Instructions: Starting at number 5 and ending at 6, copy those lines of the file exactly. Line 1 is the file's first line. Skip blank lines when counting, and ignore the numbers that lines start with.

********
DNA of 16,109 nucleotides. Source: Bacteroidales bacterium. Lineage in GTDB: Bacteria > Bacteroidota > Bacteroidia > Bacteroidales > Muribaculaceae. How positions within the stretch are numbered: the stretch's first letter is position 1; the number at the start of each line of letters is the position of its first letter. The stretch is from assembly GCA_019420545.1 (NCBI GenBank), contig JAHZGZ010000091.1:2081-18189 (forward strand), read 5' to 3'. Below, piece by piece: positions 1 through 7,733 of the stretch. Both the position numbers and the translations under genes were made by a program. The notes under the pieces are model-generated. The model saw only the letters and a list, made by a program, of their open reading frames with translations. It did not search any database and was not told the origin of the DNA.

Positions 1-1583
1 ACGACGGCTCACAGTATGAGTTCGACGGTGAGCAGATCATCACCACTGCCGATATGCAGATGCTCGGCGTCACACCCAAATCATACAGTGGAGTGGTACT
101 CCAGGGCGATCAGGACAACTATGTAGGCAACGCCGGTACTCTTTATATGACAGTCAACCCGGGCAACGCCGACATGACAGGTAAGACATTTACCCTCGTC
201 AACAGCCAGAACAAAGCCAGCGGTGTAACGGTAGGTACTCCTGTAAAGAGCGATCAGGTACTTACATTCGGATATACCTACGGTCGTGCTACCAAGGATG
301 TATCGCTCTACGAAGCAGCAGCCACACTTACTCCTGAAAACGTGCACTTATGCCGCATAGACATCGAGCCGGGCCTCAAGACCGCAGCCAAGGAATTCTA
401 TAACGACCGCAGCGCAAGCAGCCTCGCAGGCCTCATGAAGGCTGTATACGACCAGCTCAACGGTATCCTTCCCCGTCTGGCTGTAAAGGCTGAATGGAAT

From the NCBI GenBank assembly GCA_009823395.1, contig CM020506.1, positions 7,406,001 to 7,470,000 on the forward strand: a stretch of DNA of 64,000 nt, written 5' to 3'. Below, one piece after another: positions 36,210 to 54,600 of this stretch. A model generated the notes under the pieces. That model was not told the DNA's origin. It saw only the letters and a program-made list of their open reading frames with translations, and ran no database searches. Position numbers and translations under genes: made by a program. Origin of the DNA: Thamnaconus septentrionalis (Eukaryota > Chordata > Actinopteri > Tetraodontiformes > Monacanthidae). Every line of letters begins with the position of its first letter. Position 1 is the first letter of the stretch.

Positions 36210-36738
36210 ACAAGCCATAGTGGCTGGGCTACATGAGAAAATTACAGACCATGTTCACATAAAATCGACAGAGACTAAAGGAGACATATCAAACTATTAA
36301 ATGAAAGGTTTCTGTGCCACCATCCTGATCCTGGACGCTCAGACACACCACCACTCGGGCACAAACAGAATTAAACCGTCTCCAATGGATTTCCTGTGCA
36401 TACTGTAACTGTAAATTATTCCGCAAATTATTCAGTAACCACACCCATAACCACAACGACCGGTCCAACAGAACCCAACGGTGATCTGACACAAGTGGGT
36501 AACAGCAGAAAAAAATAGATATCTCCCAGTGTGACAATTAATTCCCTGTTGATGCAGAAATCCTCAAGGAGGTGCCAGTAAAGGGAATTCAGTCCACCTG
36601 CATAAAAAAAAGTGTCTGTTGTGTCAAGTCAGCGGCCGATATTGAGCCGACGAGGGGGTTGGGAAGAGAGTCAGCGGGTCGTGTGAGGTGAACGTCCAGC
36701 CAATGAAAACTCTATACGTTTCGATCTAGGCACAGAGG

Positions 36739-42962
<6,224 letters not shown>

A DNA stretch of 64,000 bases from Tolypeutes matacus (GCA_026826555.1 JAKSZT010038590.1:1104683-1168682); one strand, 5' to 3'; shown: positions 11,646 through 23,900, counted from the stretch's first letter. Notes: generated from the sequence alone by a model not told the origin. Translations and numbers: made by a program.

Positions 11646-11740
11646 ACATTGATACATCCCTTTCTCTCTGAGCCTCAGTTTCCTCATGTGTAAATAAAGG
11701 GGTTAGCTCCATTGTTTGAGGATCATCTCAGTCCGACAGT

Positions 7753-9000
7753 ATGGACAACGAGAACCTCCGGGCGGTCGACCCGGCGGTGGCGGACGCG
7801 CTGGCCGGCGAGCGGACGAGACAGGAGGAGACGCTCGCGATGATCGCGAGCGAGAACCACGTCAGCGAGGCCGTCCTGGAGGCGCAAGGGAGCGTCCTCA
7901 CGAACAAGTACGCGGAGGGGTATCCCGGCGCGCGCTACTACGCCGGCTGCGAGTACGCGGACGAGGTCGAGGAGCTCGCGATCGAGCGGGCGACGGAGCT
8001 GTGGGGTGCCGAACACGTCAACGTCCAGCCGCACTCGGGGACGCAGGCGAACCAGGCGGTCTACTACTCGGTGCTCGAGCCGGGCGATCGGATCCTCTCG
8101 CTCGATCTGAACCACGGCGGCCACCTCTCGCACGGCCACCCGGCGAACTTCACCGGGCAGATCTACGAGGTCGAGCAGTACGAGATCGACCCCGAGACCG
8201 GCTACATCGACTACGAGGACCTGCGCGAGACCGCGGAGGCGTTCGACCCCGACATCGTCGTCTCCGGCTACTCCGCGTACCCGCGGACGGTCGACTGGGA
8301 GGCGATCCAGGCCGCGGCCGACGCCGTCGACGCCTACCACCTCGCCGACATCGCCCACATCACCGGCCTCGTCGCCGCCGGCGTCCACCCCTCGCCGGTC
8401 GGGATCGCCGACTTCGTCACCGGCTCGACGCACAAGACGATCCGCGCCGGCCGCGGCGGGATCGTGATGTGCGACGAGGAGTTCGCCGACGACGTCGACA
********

201 AACAGCCAGAACAAAGCCAGCGGTGTAACGGTAGGTACTCCTGTAAAGAGCGATCAGGTACTTACATTCGGATATACCTACGGTCGTGCTACCAAGGATG
301 TATCGCTCTACGAAGCAGCAGCCACACTTACTCCTGAAAACGTGCACTTATGCCGCATAGACATCGAGCCGGGCCTCAAGACCGCAGCCAAGGAATTCTA